Kenya Govt Denies Ebola Virus Outbreak as Mysterious Fatal Disease Strikes in Nakuru Area
As the Tanzanian Government Issues an Alert for the same disease.
Out of fear of hurting a lucrative tourism industry and calming an apprehensive population, the Government of Kenya has denied that the mysterious disease that has so far killed two people in the Nakuru area (Rift Valley Province) is the dreaded Ebola Virus. An Assistant Minister for Health has on 18/Aug/2007 told a hushed house that there were possibilities that the dreaded Ebola Virus had found its way and infected people in parts of Nakuru District in Kuresoi constituency. The Assistant Minister had said in parliament that the deaths of two women in the area in bizarre circumstances could either be attributed to Ebola Virus or Rift Valley Fever.
However, on 19/Aug/2007, the Kenyan Deputy Director of Medical Services, Dr Shahhanaaz Sharif, confirmed to reporters that the disease “was not Ebola as there were no bleeding tendencies from the deceased”. This denial comes even as the Tanzanian Government issued an early warning to its citizens living near its borders with the Democratic Republic of Congo (DRC). The Deputy DMS said said it was “highly unlikely” that the disease could have come to Kenya and skipped Uganda, which is closer to the DRC.
Three Kenyan women have died from a yet to be identified disease. The dead women lived 15km apart while the third was a student. The Deputy DMD told the press that three patients had similar symptoms of headache, fever and pain in the joints. “There were no signs of bleeding from the three patients and we have ruled out a case of Ebola,” Dr. Sharif said. The Deputy DMS confirmed that his ministry would issue a comprehensive report once the specimen collected have been tested.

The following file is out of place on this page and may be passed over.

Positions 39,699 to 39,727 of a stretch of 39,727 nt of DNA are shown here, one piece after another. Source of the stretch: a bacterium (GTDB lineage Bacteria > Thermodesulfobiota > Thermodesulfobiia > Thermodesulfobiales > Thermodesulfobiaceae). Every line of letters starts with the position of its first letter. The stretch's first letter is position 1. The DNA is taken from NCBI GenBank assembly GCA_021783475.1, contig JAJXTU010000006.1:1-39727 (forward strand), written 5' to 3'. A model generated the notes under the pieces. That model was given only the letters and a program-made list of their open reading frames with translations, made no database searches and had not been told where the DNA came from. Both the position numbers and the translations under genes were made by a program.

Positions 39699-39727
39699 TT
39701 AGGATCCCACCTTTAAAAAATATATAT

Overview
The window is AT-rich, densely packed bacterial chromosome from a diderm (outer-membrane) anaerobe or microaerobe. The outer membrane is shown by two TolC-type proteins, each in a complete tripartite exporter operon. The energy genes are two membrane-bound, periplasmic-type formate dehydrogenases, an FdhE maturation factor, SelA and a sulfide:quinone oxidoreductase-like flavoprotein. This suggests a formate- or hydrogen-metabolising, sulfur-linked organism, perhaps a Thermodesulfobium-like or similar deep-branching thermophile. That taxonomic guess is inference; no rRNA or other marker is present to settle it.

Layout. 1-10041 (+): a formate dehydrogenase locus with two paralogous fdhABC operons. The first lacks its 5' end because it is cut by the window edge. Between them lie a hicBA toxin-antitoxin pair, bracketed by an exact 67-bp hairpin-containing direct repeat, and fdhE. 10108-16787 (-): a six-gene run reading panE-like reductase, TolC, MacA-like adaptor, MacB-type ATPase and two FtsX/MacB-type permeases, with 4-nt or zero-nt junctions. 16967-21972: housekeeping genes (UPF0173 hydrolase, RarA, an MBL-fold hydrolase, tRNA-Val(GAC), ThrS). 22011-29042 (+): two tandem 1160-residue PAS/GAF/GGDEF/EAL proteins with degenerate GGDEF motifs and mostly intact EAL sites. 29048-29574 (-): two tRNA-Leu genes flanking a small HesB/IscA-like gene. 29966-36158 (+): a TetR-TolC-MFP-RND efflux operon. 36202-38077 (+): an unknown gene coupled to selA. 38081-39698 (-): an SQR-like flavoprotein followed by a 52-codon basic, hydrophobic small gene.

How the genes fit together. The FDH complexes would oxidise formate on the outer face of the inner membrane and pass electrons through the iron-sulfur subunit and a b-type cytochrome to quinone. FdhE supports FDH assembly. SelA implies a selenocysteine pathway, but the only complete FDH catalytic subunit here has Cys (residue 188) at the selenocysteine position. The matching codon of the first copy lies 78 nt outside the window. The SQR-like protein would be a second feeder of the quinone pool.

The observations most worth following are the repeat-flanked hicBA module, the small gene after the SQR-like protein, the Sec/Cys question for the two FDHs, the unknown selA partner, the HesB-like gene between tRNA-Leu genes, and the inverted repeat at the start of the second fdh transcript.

As the Government was issuing the denial, another person was confirmed to have succumbed to a disease with similar symptoms in Molo within the same locality. A 58-year-old man died in Sirikwa on Tuesday night, tens of kilometres away from where the two women died.Rift Valley Province Medical Officer, Dr John Odondi, confirmed the death and said he had deployed inspectors to the affected areas.
TANZANIA: Health authorities issue Ebola alert
|The Ebola virus is highly contagious and often fatal|
Meanwhile, IRIN reports that Tanzanian health authorities have cautioned people living in regions neighbouring the Democratic Republic of Congo (DRC) following the outbreak of Ebola haemorrhagic fever in the central African country.
Western Tanzanian regions bordering DRC include Mbeya, Rukwa, Kigoma and Kagera.
“All regional medical officers have been instructed to keep on alert because people from eastern parts of DRC enter into Tanzania through the four regions,” Wilson Mukama, Permanent Secretary in the Ministry of Health and Social Welfare, said in a statement.
Meanwhile the UN World Health Organization (WHO) clarified that while the latest figures released by various sources mention 375 cases and 167 deaths in western Kasai Province of DRC, the cause of death cannot be confirmed yet.
Of all of these cases and deaths, only one confirmed case of Shigella and less than 10 of Ebola have been registered.
“Everything else still remains to be investigated,” Gregory Hartl, WHO communications advisor, said from Geneva. WHO’s team in the area and its operations, he added, were growing by the day. “WHO is coordinating the international response, at the behest of the DRC ministry of health.”
Approximately 1,850 cases, with over 1,200 deaths, have been documented since the Ebola virus was first identified in the western equatorial province of Sudan, and in a nearby region of DRC in 1976, after significant epidemics in Yambuku, northern DRC and Nzara in southern Sudan.
Ebola, a haemorrhagic illness, which causes death in 50-90 percent of cases, is transmitted by direct contact with the blood, secretions, organs or other bodily fluids of infected persons.
It is characterised by the sudden onset of fever, intense weakness, muscle pain, headache and sore throat. This is often followed by vomiting, diarrhoea, rash, impaired kidney and liver function, and in some cases, both internal and external bleeding.
Related story on this blog: